In the Museum
By Kostas Peroulis
Translated from the Greek by Joshua Barley
At dawn they would come across the plots of land — about fifty of them in all — through the main gate, and start to gather the coal off the slopes. They clambered up the black mounds on hands and knees, clearing the rooftops and the enclosure fence, up onto the peaks to rake the coal. From there they could see the cars and trolleybuses going along the road to Piraeus. Then they would tumble down to the bottom and clear the way for the wagons that took the coal to the retorts.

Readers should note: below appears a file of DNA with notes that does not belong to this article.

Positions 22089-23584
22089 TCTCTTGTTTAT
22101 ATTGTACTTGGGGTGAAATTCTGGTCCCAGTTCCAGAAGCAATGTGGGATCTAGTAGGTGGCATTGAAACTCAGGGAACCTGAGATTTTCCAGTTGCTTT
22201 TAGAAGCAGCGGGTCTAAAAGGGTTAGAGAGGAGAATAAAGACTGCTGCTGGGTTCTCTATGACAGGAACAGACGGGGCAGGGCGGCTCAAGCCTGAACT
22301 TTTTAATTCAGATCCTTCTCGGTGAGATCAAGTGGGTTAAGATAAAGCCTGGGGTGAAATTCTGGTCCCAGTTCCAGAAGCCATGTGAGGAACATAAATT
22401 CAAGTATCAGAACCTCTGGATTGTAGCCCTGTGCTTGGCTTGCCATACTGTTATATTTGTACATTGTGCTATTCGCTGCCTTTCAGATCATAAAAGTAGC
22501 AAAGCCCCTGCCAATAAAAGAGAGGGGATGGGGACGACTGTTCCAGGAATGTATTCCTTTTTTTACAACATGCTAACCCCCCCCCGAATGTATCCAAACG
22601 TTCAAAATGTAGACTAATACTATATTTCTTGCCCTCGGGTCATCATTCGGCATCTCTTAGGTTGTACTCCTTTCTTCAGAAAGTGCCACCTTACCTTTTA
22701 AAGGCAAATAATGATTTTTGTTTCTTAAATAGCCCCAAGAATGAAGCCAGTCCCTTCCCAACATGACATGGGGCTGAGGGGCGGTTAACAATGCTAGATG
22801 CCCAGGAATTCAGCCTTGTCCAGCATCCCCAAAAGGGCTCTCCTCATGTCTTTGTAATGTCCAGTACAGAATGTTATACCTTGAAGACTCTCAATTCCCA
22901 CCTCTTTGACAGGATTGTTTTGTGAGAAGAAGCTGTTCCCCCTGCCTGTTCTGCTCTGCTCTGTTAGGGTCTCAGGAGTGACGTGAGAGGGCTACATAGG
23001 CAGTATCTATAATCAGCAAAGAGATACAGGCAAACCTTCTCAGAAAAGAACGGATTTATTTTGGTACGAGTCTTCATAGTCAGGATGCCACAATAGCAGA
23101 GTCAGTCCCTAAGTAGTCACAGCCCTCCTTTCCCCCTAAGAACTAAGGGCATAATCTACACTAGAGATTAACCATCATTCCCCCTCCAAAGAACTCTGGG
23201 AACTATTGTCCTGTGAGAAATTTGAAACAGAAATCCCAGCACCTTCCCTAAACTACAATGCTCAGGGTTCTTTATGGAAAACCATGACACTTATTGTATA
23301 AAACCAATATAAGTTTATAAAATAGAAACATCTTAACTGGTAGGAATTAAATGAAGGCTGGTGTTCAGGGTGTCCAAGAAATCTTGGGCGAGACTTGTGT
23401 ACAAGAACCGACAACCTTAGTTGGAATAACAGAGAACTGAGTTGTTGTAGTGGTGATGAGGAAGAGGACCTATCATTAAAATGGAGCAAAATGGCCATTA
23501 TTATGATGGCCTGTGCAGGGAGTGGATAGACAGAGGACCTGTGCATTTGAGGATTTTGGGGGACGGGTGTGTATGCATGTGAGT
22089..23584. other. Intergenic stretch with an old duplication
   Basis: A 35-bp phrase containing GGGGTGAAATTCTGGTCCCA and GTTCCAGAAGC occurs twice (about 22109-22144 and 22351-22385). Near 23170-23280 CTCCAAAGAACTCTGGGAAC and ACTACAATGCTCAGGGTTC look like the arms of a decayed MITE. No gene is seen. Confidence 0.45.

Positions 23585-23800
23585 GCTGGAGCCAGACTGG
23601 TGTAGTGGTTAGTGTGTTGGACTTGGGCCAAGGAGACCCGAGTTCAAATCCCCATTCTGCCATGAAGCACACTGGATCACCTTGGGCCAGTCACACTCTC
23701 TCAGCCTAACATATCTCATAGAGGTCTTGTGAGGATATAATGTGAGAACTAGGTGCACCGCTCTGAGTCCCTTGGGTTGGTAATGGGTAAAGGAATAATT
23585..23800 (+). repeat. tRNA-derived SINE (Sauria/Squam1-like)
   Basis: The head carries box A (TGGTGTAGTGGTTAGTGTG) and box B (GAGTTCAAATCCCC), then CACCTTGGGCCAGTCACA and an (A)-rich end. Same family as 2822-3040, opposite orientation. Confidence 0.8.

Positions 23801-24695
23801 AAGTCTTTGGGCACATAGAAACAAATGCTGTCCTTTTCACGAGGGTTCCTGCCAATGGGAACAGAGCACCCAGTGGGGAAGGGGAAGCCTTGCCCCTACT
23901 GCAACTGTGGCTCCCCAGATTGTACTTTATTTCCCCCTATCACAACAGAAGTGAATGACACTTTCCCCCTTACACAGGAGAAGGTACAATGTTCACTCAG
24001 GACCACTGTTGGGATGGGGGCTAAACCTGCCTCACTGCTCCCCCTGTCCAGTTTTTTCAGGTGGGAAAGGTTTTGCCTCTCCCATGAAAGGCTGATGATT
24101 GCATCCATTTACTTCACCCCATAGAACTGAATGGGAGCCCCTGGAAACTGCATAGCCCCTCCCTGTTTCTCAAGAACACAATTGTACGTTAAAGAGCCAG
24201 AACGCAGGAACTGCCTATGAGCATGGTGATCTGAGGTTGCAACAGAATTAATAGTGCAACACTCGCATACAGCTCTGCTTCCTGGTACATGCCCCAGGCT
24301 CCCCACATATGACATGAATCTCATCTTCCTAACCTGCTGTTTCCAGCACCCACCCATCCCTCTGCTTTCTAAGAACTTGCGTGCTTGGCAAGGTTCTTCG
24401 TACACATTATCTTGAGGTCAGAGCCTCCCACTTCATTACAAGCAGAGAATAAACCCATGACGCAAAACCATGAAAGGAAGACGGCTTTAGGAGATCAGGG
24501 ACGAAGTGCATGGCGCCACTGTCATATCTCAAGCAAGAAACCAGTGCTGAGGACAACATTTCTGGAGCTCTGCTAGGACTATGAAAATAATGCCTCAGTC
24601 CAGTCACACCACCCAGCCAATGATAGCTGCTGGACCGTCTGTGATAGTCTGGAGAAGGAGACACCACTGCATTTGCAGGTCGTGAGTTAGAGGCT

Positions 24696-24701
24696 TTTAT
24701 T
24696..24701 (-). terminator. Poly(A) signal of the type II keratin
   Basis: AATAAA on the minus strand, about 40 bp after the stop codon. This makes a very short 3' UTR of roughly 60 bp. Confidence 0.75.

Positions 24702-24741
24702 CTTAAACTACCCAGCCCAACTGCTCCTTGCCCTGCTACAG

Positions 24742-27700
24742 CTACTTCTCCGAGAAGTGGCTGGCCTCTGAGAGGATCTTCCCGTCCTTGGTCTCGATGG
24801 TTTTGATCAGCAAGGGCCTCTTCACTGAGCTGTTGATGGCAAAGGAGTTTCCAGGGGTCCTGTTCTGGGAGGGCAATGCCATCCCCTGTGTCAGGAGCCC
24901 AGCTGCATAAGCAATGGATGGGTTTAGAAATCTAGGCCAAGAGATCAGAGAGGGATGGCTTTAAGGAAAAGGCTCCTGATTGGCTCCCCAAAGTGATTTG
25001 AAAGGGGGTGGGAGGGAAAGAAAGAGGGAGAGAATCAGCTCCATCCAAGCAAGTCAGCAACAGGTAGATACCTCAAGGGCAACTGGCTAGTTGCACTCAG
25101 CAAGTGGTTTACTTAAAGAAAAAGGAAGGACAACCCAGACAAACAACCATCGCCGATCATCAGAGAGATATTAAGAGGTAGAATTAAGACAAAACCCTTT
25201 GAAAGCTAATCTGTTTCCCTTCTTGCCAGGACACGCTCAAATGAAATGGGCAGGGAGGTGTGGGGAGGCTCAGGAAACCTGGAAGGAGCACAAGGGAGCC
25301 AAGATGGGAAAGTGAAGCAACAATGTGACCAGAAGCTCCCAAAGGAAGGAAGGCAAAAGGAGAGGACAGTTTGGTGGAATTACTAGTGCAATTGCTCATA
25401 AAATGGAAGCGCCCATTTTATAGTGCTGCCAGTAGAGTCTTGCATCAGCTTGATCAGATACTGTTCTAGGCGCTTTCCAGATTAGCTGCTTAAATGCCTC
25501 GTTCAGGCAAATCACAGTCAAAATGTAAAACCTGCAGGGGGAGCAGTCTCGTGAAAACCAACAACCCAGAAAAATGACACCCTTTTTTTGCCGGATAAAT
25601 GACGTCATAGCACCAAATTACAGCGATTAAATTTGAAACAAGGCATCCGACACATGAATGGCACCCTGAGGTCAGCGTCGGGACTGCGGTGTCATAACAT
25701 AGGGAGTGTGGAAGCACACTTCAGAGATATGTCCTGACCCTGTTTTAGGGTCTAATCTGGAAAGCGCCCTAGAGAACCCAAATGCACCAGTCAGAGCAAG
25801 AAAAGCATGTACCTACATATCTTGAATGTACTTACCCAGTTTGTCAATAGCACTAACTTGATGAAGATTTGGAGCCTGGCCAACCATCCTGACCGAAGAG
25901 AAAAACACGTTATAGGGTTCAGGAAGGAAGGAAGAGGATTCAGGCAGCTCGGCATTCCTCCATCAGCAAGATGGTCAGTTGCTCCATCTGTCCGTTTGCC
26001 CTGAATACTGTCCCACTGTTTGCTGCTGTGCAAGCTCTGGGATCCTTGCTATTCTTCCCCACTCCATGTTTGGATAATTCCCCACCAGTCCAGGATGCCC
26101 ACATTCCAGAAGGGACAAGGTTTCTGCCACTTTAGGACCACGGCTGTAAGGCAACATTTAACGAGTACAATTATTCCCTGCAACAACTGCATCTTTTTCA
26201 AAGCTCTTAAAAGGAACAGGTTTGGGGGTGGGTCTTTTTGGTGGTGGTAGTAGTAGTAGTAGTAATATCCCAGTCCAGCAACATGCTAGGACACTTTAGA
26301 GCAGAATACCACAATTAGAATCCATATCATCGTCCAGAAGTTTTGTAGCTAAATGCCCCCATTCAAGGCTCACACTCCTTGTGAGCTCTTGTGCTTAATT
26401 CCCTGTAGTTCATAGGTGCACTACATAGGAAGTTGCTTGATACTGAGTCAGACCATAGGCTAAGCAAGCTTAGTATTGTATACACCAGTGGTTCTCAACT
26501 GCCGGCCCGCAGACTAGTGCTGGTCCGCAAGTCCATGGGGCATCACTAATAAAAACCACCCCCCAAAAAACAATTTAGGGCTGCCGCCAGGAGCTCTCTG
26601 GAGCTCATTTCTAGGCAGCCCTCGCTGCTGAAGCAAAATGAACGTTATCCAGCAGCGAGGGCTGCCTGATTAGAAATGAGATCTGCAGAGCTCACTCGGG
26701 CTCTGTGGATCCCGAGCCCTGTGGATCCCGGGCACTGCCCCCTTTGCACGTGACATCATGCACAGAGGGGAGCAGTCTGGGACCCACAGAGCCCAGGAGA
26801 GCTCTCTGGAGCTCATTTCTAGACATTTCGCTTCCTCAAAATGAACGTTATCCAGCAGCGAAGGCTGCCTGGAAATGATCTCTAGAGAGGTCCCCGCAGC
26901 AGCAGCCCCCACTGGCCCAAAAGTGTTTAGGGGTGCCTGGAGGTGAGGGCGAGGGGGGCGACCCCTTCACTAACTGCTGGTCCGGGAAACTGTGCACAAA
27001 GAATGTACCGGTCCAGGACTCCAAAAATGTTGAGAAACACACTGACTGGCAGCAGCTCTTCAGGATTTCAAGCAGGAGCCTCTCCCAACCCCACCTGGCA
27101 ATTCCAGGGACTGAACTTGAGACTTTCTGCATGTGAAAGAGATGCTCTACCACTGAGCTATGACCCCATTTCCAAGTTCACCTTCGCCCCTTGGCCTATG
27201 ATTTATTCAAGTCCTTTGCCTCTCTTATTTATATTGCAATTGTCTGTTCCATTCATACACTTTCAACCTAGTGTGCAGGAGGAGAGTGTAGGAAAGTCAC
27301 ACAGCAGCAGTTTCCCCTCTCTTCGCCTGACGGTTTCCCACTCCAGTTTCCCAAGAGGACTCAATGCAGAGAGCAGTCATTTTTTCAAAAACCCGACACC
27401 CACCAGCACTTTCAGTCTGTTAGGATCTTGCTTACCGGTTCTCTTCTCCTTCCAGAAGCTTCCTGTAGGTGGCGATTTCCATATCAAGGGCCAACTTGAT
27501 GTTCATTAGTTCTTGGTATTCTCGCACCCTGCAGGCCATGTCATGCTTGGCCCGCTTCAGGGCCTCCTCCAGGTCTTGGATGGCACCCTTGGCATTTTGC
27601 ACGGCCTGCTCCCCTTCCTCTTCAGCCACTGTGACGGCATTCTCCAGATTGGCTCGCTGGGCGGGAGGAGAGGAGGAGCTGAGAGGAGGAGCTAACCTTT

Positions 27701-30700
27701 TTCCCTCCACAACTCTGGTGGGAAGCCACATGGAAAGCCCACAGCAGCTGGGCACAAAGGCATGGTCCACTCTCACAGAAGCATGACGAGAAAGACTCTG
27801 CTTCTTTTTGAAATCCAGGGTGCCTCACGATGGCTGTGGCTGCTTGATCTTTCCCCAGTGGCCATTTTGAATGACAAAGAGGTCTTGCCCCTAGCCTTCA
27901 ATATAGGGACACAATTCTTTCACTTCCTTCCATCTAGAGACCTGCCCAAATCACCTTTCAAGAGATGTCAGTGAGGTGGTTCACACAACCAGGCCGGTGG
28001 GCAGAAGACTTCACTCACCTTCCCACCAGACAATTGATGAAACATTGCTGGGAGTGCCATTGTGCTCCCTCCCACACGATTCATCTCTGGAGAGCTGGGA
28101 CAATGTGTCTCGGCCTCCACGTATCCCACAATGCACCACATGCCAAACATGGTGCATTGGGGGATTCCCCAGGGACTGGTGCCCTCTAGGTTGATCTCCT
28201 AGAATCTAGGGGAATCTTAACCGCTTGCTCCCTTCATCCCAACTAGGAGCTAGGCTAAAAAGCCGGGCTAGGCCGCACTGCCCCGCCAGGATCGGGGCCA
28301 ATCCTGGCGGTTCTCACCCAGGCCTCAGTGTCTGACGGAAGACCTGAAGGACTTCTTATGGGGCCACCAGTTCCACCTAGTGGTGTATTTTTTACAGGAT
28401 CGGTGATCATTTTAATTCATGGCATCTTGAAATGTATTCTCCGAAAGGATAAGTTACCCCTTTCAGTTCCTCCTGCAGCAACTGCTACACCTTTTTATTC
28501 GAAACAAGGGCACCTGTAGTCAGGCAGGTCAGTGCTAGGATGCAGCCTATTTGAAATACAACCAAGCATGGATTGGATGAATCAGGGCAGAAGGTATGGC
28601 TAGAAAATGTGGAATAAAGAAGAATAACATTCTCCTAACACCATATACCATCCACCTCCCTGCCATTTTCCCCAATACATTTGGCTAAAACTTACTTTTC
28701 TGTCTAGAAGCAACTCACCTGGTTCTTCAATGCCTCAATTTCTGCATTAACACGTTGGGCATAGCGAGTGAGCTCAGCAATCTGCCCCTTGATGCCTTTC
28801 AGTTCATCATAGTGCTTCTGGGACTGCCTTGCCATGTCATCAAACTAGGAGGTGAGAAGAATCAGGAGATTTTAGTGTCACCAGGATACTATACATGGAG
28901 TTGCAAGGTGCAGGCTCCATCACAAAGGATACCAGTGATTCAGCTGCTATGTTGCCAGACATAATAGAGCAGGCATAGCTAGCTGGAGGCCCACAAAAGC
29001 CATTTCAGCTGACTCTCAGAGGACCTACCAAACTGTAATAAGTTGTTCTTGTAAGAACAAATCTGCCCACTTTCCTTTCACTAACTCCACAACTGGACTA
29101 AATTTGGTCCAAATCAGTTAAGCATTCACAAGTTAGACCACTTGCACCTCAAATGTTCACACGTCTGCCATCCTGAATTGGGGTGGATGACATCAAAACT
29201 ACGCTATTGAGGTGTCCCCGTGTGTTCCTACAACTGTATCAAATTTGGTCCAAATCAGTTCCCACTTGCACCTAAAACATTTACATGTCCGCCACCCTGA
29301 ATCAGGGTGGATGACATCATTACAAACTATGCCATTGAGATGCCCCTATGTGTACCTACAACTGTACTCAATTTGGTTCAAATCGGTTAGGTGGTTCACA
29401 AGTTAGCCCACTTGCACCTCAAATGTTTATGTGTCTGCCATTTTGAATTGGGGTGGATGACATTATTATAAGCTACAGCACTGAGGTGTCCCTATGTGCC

The purpose of the photograph, which covered the whole wall like a giant poster, was to make you feel the extent of these coal piles. They stretched for half a kilometre in the courtyard and another two or three in the neighbouring plots, where the bars had now been built. The men looked like little children on their slopes. His grandfather had got him work there just before he died. He pulled some strings and they hired his father, but since he got cancer and died straight away, the junta respected the arrangement and gave him his father’s position even though he wasn’t yet eighteen. He cleaned tar for ten months in the scrubbers and then asked to be transferred to the forge, but his grandfather died and they put him straight into his position in the retorts. All the temporary workers scrambled to get his position. Strikes had been permitted again and as much as Karamanlis ground on, everyone knew that PASOK was going to get in. In the end the union brought in their own man – positions weren’t hereditary any more, they said, like they were under the junta. He replied that they had been hereditary for the last hundred and fifty years, going from father to son when the father died of cancer. He was nineteen years old and considered the retorts tombs. And all those miserable workers – what role models they were! Forty years living inside Gazi with no tomorrow, their only ambition, if they got a raise of a hundred or so, to go up in droves to the cafés on Athinas street after work. He saw them in his house every day at the dinner table, and he had decided that he would make something of his life. He would go up in the world. His grandfather made fun of him – ‘you’ve got a brain, a degree, land, why not find some rich girl from the glass factory across the road…’ He had a friend who upped and left one day, went to work in Perama as a welder and bought a car in five years. When he asked to be transferred to the forge, the welders who fixed the faulty pipes kicked him out so he wouldn’t see, but as he pretended he was scraping off the tar he had a little mirror to look back at how they were welding. When they got wind of this they sent him out to cut pipes on the lathe. But he would sneak in at the changeover without them seeing, get the holder, start up the electrode and weld whatever rubbish he got his hands on. He had a talent for it. When they put him in the retorts, though, his hands got burned. They wouldn’t do for fiddly jobs because fire surged over them for eight hours a day – he had to unseal the caps, flare up the gas and shove the poker into the bowels of the retorts, three metres deep at a thousand degrees Celsius, to draw them and make the coal fall into the carts until it was all gone. Then the stokers filled them up again with fresh coke brought by the wagons. He would lose his position if he didn’t go, because the union made out that they agreed to send their own man to the forge and he would go to the retorts. He put some cash together and bought women’s creams from Ermou, and as soon as his shift was over he’d take the light railway to Piraeus and from there the bus to the general Angelopoulos factory in Schisto. He’d got in there as an assistant nailing crates in the evenings, so that he could see the welders working on the boilers next to him. He got a hundred drachmas for nailing around five hundred crates. Once he got his cash he would hide in the yard, and after closing time he would turn on the electrode and weld metal, seeing how it melted and bound, where it split – on his back and upright in all positions, with various lengths and thicknesses, electrodes and pastes – until he’d slip under the fence and take the last bus home. When Angelopoulos caught him at it one night he was impressed and sent him to a welder for a year – only upright, though, they wouldn’t teach him to do it on his back – with the same wage as the crates.